• "Don't take a butcher's advice on how to cook meat. If he knew, he'd be a chef." Andy Rooney
  • "Don’t wreck a sublime chocolate experience by feeling guilty. Chocolate isn't like pre-marital sex. It will not make you pregnant. And it always feels good." Laura Brody
  • "Drink a glass of wine after your soup and you steal a ruble from your doctor." Russian proverb
  • "Drink no longer water, but use a little wine for thy stomach's sake and thine often infirmities." I Timothy 5:23
  • "Drink to me only with thine eyes,
    And I will pledge with mine;
    Or leave a kiss but in the cup
    And I'll not look for wine." Ben Jonson
  • "Drink wine every day, at lunch and dinner, and the rest will take care of itself." Waverly Root
  • "Drinking makes such fools of people, and people are such fools to begin with that it's compounding a felony." Robert Benchley
  • "Drunkenness is deplorably destructive, but her demurer sister Gluttony destroys a hundred to her one." William Kitchiner
  • "Dulce de leche is a culinary cry for help. It says ‘save us, we are baffled and alone in the kitchen, we don’t know what to do for dessert and we’re going to boil condensed milk and sugar together until help arrives.’" Maciej Ceglowski
  • "Dyspepsia is the remorse of a guilty stomach." A. Kerr
  • "Each sort of cheese reveals a pasture of a different green, under a different sky." Italo Calvino
  • "EAT, v.i. To perform successively (and successfully) the functions of mastication, humectation, and deglutition. ‘I was in the drawing-room, enjoying my dinner,’ said Brillat-Savarin, beginning an anecdote. ‘What!’ interrupted Rochebriant; "eating dinner in a drawing-room?’ ‘I must beg you to observe, monsieur,’ explained the great gastronome, ‘that I did not say I was eating my dinner, but enjoying it. I had dined an hour before.’" Ambrose Bierce
  • "Eat a live toad the first thing in the morning and nothing worse will happen to you the rest of the day." Unknown
  • "Eat as much as you like -- just don't swallow it." Steve Burns
  • "Eat breakfast like a king, lunch like a prince, and dinner like a pauper." Adelle Davis
  • "Eat butter first, and eat it last, and live till a hundred years be past." Old Dutch proverb
  • "Eat drink and be merry, for tomorrow they may make it illegal." Anonymous
  • "Eat little, sleep sound." Iranian Proverb
  • "Eat nothing that will prevent you from eating." Ibn Tibbon
  • "Eat standing, eat walking." Samoan Proverb
  • [eat the pie]"while it is yet florescent, white or creamy yellow, with the merest drip of candied juice along the edges, (as if the flavor were so good to itself that its own lips watered!) of a mild and modest warmth, the sugar suggesting jelly, yet not jellied, the morsels of apple neither dissolved nor yet in original substance, but hanging as it were in a trance between the spirit and the flesh of applehood...then, O blessed man, favored by all the divinities! eat, give thanks, and go forth, 'in apple-pie order!'" Rev. Henry Ward Beecher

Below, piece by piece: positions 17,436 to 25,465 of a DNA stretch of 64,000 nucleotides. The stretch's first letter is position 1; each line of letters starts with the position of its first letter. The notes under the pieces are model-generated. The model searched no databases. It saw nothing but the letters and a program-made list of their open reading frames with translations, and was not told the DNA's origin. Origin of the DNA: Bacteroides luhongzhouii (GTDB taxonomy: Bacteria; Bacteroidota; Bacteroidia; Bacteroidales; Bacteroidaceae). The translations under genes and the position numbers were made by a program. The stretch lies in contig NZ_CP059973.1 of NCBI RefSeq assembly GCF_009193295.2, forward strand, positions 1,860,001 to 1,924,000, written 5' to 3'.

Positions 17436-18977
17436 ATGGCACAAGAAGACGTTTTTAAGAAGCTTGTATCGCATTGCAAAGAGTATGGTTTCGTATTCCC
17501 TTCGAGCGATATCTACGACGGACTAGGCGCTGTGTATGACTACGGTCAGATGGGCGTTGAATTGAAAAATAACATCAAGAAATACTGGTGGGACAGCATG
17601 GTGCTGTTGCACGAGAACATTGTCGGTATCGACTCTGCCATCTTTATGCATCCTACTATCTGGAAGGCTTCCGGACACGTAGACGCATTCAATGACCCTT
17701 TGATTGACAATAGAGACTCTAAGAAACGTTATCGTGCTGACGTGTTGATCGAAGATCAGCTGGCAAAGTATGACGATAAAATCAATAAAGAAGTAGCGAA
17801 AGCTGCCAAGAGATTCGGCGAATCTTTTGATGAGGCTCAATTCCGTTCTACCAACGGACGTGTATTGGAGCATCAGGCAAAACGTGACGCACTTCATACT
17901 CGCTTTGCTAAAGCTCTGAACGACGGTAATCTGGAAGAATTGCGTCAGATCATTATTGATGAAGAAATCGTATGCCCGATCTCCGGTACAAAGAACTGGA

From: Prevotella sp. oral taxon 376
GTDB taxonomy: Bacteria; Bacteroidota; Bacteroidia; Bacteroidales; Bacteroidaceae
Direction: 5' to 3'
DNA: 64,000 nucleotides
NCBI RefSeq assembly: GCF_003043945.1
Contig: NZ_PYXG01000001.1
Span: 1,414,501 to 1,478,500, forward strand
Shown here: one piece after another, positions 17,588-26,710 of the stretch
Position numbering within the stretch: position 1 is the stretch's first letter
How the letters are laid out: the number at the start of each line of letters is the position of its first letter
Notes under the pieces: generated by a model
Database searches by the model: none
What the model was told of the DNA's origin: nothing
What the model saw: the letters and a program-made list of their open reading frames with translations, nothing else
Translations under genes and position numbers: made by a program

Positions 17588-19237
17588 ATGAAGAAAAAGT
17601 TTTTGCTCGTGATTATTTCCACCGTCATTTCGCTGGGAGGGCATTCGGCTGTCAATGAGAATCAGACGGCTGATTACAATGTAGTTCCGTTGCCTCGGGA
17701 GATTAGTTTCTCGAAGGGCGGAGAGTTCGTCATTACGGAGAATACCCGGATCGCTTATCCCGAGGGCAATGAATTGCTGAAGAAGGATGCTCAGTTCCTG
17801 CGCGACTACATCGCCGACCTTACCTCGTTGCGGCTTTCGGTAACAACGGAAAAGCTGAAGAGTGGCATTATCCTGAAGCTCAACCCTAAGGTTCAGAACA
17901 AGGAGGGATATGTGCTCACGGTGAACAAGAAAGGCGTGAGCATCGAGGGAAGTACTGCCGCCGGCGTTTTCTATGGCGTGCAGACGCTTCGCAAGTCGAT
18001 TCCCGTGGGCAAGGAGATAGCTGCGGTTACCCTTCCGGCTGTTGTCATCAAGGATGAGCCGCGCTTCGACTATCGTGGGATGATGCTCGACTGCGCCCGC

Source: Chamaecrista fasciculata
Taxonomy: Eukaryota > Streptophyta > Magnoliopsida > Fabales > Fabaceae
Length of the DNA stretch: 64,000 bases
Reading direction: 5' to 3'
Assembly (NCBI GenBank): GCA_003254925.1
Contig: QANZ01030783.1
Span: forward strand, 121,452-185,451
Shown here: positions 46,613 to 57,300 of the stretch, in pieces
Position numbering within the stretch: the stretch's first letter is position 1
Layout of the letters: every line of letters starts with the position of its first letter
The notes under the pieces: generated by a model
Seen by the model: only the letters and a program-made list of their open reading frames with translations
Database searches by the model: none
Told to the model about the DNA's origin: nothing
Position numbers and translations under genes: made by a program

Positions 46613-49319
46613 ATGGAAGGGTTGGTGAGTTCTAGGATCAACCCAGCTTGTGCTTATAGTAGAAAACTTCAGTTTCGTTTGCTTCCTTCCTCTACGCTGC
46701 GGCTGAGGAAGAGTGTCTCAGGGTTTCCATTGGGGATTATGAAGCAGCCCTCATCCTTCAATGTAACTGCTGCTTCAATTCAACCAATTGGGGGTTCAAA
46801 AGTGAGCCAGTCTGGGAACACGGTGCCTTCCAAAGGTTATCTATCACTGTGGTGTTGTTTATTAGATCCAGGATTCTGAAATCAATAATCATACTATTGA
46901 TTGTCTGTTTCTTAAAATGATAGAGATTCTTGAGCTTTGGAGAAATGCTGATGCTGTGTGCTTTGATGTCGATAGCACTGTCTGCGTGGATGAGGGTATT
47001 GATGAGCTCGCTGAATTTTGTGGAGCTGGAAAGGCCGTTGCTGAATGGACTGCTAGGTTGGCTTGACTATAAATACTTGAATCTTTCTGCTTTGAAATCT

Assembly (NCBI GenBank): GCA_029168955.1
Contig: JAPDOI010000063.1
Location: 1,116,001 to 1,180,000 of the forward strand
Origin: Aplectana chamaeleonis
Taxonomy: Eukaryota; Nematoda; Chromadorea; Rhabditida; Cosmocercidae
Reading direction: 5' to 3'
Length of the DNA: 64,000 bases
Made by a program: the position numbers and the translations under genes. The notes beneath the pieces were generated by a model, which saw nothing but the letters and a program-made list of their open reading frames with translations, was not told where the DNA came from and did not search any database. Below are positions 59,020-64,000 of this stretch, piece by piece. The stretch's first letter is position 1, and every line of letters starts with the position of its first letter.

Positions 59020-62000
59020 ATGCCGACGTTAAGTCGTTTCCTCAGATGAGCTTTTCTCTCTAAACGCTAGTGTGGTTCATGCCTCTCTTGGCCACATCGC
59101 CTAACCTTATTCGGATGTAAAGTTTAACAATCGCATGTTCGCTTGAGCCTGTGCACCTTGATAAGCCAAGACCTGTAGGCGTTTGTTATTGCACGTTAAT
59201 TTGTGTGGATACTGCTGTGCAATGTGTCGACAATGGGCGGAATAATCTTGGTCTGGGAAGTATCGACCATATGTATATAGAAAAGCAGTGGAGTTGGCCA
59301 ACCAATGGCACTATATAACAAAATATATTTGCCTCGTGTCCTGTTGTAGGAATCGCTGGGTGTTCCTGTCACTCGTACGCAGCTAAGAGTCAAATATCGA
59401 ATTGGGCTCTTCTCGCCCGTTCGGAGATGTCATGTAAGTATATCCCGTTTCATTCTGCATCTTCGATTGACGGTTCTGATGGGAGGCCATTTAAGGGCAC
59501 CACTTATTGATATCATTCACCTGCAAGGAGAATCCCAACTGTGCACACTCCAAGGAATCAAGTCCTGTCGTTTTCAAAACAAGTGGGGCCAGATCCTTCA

• "Eat until the lips protrude." Filipino Proverb
  • "Eat what is cooked; listen to what is said." Russian Proverb
  • "Eating alone is your privilege but remember your pain will be even greater." Congolese proverb
  • "Eating an artichoke is like getting to know someone really well." Willi Hastings
  • "Eating and mating are human instincts." Vietnamese Proverb
  • "Eating at a new, highly recommended restaurant is like a Very Important Blind Date, a contract with uncertainty you enter into with great expectation battling the cynicism of experience. You sit waiting, wondering about the upcoming moments of revelation. Somewhere in the back of your head is the dour warning that disappointment is inevitable but you don't really believe it or you wouldn't be there. The best eaters are always optimists." Stuart Stevens
  • "Eating food with a knife and fork is like making love through an interpreter." Anonymous
  • "Eating highly seasoned food is unhealthful, because it stimulates too much, provokes the appetite too much, and often is indigestible." Catharine E. Beecher
  • "Eating is Heaven." Korean Proverb
  • "Eating is not merely a material pleasure. Eating well gives a spectacular joy to life and contributes immensely to goodwill and happy companionship. It is of great importance to the morale." Elsa Schiaparelli
  • "Eating rice cakes is like chewing on a foam coffee cup, only less filling." Dave Barry
  • "Eating takes a special talent. Some people are much better at it than others. In that way, it is like sex, and as with sex, it's more fun with someone who really likes it. I can't imagine having a lasting friendship with anyone who is not interested in food." Alan King
  • "EDIBLE (adj). Good to eat and wholesome to digest, as a worm to a toad, a toad to a snake, a snake to a pig, a pig to a man, and a man to a worm." Ambrose Bierce
  • "Eggs are very much like small boys. If you overheat them or over beat them, they will turn on you and no amount of future love will right the wrong." Irena Chalmers
  • "Eggs of an hour, bread of a day, wine of a year, a friend of thirty years." Italian Proverb
  • "England is merely an island of beef swimming in a warm gulf stream of gravy." Katherine Mansfield
  • "English Cooking: You just put things in hot water and take them out again after a while." Anonymous French Chef
  • "English wine is like Belgian rock or German disco: a waste of everyone's time and money." Jay Rayner
  • "Etiquette is the science of living. It embraces everything. It is honour." Emily Post